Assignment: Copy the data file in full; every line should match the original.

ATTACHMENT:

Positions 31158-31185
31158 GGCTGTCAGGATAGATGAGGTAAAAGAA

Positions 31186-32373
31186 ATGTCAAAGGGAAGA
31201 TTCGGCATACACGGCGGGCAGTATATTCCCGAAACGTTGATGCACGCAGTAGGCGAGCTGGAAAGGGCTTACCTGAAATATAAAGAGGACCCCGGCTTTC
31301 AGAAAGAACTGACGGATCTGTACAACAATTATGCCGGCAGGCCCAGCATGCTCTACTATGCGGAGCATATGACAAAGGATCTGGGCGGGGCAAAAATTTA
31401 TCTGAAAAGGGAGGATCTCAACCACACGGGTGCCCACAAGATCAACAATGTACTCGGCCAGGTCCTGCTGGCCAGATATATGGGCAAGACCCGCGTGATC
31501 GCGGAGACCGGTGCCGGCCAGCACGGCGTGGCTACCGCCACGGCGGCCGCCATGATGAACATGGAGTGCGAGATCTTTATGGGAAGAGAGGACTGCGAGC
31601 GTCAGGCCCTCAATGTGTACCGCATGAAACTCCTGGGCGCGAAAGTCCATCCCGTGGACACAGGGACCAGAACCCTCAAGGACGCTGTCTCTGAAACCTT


Positions 31158-31185
31158 GGCTGTCAGGATAGATGAGGTAAAAGAA

Positions 31186-32373
31186 ATGTCAAAGGGAAGA
31201 TTCGGCATACACGGCGGGCAGTATATTCCCGAAACGTTGATGCACGCAGTAGGCGAGCTGGAAAGGGCTTACCTGAAATATAAAGAGGACCCCGGCTTTC
31301 AGAAAGAACTGACGGATCTGTACAACAATTATGCCGGCAGGCCCAGCATGCTCTACTATGCGGAGCATATGACAAAGGATCTGGGCGGGGCAAAAATTTA
31401 TCTGAAAAGGGAGGATCTCAACCACACGGGTGCCCACAAGATCAACAATGTACTCGGCCAGGTCCTGCTGGCCAGATATATGGGCAAGACCCGCGTGATC
31501 GCGGAGACCGGTGCCGGCCAGCACGGCGTGGCTACCGCCACGGCGGCCGCCATGATGAACATGGAGTGCGAGATCTTTATGGGAAGAGAGGACTGCGAGC
31601 GTCAGGCCCTCAATGTGTACCGCATGAAACTCCTGGGCGCGAAAGTCCATCCCGTGGACACAGGGACCAGAACCCTCAAGGACGCTGTCTCTGAAACCTT